In our trauma healing work a key concern is the narrative we construct to tell the story of what happened. That memory can lead to a twisted us versus them story, a story of good versus evil that then dehumanizes the other and justifies the next cycle of violence. Or the memory can be more complex and full, bringing understanding and even healing.
Slavery is one of America’s original sins (the other is the genocide of the indigenous people). How we tell that story is still a challenge where even recently some white folks have tried to portray the “peculiar institution” as not such a bad thing. But the racism that instituted slavery, allowed it to flourish, and codified in the U.S. Constitution that blacks were 3/5 of a human being later gave birth to the Klan, lynchings, Jim Crow segregation, bank red-lining, ghettos, and racial profiling. The resistance runs from Nat Turner through the 55th Massachusetts Infantry Regiment, the Tuskegee Airmen, the Freedom Riders, the Mississippi Summer, up to today’s #BlackLivesMatter. Through the struggle African Americans have shone in vibrant culture that has enriched the far larger community–including the arts, science, sports, and religion.
How the story is told is important for whether the story will have a positive impact or not. I’ve enjoyed reading the recent issues of National Geographic and Smithsonian magazines about the new National Museum of African American History and Culture that has opened in Washington, D.C. The rich, thoughtful, and broad-ranging process of envisioning the museum and then building the collection has been intentionally undertaken with a view of how to tell the story of the United States through an African American lens. It’s not just a museum for blacks but for all of us. At this point in our history and national ethos, the dialog prompted by such a museum could be very instructive and hopefully healing.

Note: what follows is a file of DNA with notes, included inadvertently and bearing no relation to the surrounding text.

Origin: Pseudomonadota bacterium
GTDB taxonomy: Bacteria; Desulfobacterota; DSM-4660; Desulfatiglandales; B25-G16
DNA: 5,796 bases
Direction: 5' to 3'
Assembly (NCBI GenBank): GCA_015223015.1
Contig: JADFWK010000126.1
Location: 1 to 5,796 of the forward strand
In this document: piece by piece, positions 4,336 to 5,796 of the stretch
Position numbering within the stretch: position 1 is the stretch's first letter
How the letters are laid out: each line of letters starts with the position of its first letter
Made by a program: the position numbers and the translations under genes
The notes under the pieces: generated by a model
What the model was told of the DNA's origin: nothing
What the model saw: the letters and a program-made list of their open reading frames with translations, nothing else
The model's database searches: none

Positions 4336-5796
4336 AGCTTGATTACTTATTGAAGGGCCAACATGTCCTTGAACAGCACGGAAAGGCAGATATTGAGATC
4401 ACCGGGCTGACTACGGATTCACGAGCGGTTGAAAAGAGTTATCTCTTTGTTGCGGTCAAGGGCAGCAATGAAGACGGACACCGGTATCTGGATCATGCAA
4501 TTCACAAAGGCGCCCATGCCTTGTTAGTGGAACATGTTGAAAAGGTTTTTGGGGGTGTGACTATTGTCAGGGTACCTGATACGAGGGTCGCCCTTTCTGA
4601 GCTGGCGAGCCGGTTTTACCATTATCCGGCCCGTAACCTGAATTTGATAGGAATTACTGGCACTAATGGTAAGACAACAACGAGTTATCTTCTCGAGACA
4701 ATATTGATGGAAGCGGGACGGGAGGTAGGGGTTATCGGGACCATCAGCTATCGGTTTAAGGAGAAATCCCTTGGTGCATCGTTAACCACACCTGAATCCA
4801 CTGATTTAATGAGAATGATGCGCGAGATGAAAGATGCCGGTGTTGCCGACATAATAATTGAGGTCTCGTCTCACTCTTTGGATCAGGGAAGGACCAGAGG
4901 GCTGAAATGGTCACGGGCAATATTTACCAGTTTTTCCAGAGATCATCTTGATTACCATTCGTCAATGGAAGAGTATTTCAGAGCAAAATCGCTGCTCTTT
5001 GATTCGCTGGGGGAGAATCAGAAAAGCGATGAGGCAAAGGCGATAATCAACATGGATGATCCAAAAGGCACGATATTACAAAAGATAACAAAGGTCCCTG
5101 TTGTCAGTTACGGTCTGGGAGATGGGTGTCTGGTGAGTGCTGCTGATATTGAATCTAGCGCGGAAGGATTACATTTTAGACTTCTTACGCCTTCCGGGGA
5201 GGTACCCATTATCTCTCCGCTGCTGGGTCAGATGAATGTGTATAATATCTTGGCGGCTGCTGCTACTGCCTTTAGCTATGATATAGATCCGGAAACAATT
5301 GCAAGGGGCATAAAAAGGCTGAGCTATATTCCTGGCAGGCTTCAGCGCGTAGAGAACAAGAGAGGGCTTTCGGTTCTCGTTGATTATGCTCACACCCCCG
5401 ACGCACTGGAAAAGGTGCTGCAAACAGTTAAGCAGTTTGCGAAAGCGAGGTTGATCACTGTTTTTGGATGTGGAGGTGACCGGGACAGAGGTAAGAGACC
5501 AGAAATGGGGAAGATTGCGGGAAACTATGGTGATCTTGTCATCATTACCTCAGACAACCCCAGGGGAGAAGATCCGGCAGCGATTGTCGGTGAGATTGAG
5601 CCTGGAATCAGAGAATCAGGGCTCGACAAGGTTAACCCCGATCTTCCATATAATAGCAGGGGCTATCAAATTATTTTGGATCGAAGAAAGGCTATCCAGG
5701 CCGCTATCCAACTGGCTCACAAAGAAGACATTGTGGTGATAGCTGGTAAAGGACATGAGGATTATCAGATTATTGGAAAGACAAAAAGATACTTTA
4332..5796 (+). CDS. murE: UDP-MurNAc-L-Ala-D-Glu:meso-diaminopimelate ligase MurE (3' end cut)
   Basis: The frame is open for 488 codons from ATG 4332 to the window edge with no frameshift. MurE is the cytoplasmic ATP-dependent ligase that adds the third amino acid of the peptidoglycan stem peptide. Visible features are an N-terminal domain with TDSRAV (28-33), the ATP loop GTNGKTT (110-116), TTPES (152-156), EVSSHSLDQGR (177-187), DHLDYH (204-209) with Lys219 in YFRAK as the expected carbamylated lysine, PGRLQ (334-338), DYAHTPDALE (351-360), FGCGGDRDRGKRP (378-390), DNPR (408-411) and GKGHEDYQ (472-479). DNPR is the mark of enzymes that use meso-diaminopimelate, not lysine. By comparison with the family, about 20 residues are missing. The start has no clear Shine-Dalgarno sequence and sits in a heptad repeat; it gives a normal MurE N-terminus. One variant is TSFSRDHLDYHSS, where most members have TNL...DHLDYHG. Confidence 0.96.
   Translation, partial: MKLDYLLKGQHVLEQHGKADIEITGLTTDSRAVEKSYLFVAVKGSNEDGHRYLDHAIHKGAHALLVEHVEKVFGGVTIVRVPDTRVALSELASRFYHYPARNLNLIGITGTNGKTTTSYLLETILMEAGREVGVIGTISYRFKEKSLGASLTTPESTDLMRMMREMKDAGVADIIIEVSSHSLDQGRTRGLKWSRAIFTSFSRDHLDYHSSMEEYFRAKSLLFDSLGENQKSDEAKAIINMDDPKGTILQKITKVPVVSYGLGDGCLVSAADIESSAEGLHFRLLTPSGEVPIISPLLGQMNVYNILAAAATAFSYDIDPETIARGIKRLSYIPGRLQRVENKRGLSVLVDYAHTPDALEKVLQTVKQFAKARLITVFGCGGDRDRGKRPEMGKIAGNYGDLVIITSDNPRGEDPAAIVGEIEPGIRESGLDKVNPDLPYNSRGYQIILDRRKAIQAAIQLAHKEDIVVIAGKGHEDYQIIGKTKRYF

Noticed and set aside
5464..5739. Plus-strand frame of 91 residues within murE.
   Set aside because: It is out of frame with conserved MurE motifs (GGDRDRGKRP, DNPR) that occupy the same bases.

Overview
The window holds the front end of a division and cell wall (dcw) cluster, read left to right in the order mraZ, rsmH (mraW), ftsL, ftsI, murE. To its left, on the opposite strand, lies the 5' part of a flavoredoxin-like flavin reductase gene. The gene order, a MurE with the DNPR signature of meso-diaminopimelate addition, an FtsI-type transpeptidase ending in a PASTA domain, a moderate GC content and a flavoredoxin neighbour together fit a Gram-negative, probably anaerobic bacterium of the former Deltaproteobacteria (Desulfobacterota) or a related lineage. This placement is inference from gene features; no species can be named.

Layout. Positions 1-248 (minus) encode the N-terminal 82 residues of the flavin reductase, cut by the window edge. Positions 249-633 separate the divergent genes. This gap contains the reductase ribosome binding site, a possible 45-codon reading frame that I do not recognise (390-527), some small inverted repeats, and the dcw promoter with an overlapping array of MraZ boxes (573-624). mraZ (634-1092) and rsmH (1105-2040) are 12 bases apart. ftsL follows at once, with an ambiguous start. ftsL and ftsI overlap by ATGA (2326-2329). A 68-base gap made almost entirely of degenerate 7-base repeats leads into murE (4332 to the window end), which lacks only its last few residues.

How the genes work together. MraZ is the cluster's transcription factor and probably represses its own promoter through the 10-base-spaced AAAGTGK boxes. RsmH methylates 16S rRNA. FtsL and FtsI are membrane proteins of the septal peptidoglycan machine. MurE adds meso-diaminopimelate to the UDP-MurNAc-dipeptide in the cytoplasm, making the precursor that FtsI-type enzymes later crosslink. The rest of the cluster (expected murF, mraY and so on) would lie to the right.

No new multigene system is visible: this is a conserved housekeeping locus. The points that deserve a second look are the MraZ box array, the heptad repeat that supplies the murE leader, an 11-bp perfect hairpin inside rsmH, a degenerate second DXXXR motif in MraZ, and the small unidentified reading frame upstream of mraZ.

One small collection of artifacts already spoke powerfully to me, the shards of stained glass from the bombing of the 16th Street Baptist Church in Birmingham. I’ve been to that church, worshipped inside, and stood on the corner where the bomb went off. The broken glass from 16th Street Baptist said something of the awful nature of the violence in support of racism. Yet civil rights activist Joan Mulholland saved pieces of glass she found in the gutter as a reminder of the courage needed to face hate. A new kind of light shines through that stained glass now with a story of tragedy that is transfigured by determination, courage, and hope.
I haven’t been the the new museum yet, but it will be the top priority next time I get to the D.C. area. I encourage you to visit that museum, as well as other museums that tell vital stories for understanding who we are and where we have come from. These stories can help us write the next chapter of our story with more wisdom and justice.